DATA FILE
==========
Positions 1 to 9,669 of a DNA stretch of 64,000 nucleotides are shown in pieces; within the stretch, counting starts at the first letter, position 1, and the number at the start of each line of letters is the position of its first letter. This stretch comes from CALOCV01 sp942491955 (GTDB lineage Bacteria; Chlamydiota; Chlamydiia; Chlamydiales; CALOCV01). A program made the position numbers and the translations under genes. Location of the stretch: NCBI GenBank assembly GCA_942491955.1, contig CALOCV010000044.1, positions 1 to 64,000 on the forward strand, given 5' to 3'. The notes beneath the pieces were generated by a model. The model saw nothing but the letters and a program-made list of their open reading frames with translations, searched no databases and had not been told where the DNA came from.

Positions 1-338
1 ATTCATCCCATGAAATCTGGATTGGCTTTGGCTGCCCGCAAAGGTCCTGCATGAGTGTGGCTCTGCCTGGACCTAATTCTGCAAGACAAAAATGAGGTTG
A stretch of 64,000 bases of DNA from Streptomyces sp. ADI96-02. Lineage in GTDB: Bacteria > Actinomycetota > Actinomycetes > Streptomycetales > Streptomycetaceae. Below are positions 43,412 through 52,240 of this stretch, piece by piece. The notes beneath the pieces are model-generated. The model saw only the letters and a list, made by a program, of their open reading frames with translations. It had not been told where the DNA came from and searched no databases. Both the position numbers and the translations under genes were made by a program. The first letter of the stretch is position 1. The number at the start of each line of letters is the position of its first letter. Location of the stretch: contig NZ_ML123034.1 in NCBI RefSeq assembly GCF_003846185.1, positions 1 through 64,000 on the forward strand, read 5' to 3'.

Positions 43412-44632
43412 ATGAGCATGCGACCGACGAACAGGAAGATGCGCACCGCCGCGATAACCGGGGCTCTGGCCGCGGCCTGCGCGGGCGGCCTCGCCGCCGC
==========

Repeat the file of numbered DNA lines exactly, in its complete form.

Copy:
Positions 1 to 9,669 of a DNA stretch of 64,000 nucleotides are shown in pieces; within the stretch, counting starts at the first letter, position 1, and the number at the start of each line of letters is the position of its first letter. This stretch comes from CALOCV01 sp942491955 (GTDB lineage Bacteria; Chlamydiota; Chlamydiia; Chlamydiales; CALOCV01). A program made the position numbers and the translations under genes. Location of the stretch: NCBI GenBank assembly GCA_942491955.1, contig CALOCV010000044.1, positions 1 to 64,000 on the forward strand, given 5' to 3'. The notes beneath the pieces were generated by a model. The model saw nothing but the letters and a program-made list of their open reading frames with translations, searched no databases and had not been told where the DNA came from.

Positions 1-338
1 ATTCATCCCATGAAATCTGGATTGGCTTTGGCTGCCCGCAAAGGTCCTGCATGAGTGTGGCTCTGCCTGGACCTAATTCTGCAAGACAAAAATGAGGTTG
A stretch of 64,000 bases of DNA from Streptomyces sp. ADI96-02. Lineage in GTDB: Bacteria > Actinomycetota > Actinomycetes > Streptomycetales > Streptomycetaceae. Below are positions 43,412 through 52,240 of this stretch, piece by piece. The notes beneath the pieces are model-generated. The model saw only the letters and a list, made by a program, of their open reading frames with translations. It had not been told where the DNA came from and searched no databases. Both the position numbers and the translations under genes were made by a program. The first letter of the stretch is position 1. The number at the start of each line of letters is the position of its first letter. Location of the stretch: contig NZ_ML123034.1 in NCBI RefSeq assembly GCF_003846185.1, positions 1 through 64,000 on the forward strand, read 5' to 3'.

Positions 43412-44632
43412 ATGAGCATGCGACCGACGAACAGGAAGATGCGCACCGCCGCGATAACCGGGGCTCTGGCCGCGGCCTGCGCGGGCGGCCTCGCCGCCGC